I’m not referring to the “metaphorical” brain which can often be translated as “intelligence.” I’m talking about our actual gray matter. And every single one of us has it.
Every single one of us has a beautiful brain.
But how much do we know about our brains and the power they have to connect us to ourselves and to each other?
Last week I watched the most uplifting, humanizing, and encouraging interview with Dr. Jill Bolte Taylor about our super-duper cerebrums.
Dr. Jill is a Harvard-trained neuroscientist who suffered a stroke and temporarily lost capacity in the left hemisphere of her brain. This tragedy transformed into a boon when she used it to study the different functions of the two halves of our brains. She’s well known for her 2008 TEDTalk.
In her most recent book, “Whole Brain Living,” Dr. Jill teaches us about four distinctive parts of our brains and how they influence our behaviors, our lives, and our futures – individually and collectively.
In illuminating these amazing aspects of our brains, Dr. Jill offers us some things that Meta doesn’t: real personal sovereignty, empowerment, and deep human connection.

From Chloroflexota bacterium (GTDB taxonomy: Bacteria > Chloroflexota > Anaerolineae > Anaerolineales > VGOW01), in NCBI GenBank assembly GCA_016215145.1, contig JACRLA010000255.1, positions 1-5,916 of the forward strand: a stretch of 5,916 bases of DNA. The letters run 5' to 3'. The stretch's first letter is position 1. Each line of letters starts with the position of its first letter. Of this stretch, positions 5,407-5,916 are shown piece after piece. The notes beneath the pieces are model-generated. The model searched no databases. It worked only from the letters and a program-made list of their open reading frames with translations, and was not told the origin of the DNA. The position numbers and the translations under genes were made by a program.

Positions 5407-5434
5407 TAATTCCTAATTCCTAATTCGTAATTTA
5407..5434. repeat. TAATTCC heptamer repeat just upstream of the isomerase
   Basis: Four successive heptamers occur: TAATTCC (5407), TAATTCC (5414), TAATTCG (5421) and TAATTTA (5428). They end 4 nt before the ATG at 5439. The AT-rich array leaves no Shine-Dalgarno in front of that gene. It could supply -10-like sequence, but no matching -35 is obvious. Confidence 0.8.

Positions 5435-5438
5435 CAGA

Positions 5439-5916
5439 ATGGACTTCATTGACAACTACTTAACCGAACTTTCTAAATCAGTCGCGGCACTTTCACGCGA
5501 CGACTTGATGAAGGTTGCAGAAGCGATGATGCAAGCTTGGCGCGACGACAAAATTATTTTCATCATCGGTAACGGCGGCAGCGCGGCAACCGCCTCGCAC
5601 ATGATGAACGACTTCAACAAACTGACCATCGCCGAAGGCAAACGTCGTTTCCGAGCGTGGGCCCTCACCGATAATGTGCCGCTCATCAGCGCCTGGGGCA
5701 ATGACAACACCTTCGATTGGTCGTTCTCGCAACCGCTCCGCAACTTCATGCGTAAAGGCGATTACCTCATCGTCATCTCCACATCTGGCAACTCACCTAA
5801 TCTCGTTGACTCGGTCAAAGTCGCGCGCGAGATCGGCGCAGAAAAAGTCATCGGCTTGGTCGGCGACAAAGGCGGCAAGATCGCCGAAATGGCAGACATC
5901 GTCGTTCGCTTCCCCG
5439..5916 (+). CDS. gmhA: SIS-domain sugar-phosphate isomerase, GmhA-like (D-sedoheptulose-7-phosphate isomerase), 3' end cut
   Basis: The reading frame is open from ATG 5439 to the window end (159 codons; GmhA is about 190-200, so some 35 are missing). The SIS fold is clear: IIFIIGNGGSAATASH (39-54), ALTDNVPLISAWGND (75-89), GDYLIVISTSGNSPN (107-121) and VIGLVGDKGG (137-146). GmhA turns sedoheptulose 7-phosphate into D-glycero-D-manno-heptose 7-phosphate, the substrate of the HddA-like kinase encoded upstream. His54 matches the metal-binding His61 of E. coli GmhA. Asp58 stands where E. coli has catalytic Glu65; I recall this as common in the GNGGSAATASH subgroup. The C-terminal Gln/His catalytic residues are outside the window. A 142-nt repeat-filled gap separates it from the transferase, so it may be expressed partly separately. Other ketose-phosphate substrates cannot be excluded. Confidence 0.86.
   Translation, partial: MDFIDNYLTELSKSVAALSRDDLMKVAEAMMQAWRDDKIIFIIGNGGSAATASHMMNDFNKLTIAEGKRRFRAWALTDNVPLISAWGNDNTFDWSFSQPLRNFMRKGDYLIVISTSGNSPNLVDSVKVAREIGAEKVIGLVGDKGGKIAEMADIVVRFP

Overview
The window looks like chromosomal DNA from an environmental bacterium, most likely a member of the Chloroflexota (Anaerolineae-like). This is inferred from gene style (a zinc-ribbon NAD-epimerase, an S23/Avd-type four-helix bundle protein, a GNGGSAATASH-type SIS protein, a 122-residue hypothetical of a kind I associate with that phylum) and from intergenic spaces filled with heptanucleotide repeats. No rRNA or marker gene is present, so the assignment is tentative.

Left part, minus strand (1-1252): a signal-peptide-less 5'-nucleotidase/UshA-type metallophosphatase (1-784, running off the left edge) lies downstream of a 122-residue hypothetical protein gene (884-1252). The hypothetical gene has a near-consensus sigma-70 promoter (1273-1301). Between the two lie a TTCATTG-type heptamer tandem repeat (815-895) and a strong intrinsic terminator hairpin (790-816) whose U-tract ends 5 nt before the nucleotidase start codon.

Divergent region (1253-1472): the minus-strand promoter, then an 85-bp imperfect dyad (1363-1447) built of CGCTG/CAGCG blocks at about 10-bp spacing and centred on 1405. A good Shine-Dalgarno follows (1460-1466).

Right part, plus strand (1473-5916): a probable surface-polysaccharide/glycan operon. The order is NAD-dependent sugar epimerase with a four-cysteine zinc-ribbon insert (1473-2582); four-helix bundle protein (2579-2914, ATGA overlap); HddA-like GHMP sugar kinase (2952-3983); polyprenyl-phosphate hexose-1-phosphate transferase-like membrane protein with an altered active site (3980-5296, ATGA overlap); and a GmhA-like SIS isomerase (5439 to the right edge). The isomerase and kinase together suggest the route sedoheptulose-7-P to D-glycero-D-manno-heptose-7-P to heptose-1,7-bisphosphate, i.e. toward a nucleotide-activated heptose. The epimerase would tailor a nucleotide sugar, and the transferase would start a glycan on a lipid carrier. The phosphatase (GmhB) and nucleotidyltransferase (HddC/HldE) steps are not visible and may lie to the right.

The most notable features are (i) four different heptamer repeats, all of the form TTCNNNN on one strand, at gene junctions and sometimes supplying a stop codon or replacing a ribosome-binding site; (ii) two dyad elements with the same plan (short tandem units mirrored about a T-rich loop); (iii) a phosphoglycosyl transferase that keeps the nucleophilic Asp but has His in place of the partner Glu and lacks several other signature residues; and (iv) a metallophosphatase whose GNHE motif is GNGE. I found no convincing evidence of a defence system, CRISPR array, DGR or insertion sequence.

We are not condemned to march blindly toward ubiquitous bio-technological adaptations. We have options.
Instead of continuing to look “out there” for a solution, why not start closer to home? Why not look “in here” for the miracles that can open worlds of possibility? Why not contemplate our inherent magnificence as a way to understand ourselves and others, to connect and collaborate, and to forge a way forward together? Why not love ourselves and our exquisite brains so that we can better love each other?
Perhaps we can start to do that by getting to know our own brains – and their boundless and untapped potential – just a little bit better.
By teaching me about my bean and how it works, Dr. Jill helps me understand why I think and feel the way I do. She gives me a whole new level of insight into my marvelous melon, which helps me communicate more authentically and relate more deeply with everyone else I meet along the way.
And Dr. Jill points me toward hope. She says, “We have the power to choose who and how we want to be in the world each and every moment, regardless of what external circumstances we find ourselves in.”
And that, my friends, is more meta than Meta.
I’m not closing any of my Meta accounts – for now – but I am taking a stand for human dignity and the need for real, eye-to-eye, knee-to-knee, heart-to-heart connection with ourselves and others. I am fervently convinced that this means loving myself – all of myself – and continuing to learn all that I can about the gift of being human.
As I deepen my awareness about myself, including my magnificent brain, countless possibilities open for how can I do the vitally important work of connecting with you. After all, for all of us, the way forward is through, and the way through is together.
Perhaps you’ll join me on this journey. I’d really like that a lot. No emoji (or microchip) needed.
Here you'll find some of my thoughts about communication, contemplation, yoga, life and various other topics. Thanks for giving them a read.